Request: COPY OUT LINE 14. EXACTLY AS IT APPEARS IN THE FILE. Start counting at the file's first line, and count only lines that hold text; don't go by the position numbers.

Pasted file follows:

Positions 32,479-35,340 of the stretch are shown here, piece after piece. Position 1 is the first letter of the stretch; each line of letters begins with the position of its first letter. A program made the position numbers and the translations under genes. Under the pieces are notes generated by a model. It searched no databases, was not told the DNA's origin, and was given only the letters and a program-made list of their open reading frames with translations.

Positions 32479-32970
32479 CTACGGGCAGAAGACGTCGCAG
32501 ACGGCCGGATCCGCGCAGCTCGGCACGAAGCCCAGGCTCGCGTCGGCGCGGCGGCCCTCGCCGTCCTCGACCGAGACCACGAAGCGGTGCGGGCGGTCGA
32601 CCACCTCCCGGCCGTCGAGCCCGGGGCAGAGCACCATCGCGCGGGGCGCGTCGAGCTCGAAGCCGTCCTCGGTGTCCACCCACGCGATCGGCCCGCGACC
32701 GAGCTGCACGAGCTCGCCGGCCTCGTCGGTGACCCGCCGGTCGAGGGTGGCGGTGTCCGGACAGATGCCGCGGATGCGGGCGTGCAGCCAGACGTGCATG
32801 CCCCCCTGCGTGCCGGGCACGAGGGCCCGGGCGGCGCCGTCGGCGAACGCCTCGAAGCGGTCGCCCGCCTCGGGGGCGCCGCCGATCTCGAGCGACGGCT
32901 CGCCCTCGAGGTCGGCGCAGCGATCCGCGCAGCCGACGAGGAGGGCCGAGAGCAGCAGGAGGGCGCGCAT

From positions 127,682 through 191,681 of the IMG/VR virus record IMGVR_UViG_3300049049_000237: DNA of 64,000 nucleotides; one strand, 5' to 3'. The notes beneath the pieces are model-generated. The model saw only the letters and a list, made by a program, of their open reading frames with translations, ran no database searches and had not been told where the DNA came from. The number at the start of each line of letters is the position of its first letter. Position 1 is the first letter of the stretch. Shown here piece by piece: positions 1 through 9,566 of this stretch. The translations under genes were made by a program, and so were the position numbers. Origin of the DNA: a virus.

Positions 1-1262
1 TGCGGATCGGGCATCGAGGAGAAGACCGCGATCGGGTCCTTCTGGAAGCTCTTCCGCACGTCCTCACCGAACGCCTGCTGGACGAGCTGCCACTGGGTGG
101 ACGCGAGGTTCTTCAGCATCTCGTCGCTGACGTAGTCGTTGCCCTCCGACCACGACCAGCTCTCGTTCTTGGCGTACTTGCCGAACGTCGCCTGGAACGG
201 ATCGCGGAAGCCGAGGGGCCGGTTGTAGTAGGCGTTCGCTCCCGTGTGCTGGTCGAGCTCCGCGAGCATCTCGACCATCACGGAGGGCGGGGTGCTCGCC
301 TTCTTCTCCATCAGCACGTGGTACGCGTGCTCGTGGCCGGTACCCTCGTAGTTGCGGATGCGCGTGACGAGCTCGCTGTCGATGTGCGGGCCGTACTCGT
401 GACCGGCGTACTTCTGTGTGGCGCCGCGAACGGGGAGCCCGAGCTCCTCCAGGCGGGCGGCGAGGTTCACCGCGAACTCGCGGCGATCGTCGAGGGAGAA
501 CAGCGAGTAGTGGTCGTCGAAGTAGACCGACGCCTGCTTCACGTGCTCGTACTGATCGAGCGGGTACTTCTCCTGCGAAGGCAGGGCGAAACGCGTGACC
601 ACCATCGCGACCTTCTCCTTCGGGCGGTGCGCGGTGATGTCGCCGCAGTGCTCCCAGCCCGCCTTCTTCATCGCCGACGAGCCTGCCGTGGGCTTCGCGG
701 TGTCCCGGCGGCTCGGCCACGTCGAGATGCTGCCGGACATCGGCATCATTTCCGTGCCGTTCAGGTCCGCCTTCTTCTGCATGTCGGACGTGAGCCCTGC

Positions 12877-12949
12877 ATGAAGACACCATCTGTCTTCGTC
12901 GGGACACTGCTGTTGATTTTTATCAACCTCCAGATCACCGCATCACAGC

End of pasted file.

301 TTCTTCTCCATCAGCACGTGGTACGCGTGCTCGTGGCCGGTACCCTCGTAGTTGCGGATGCGCGTGACGAGCTCGCTGTCGATGTGCGGGCCGTACTCGT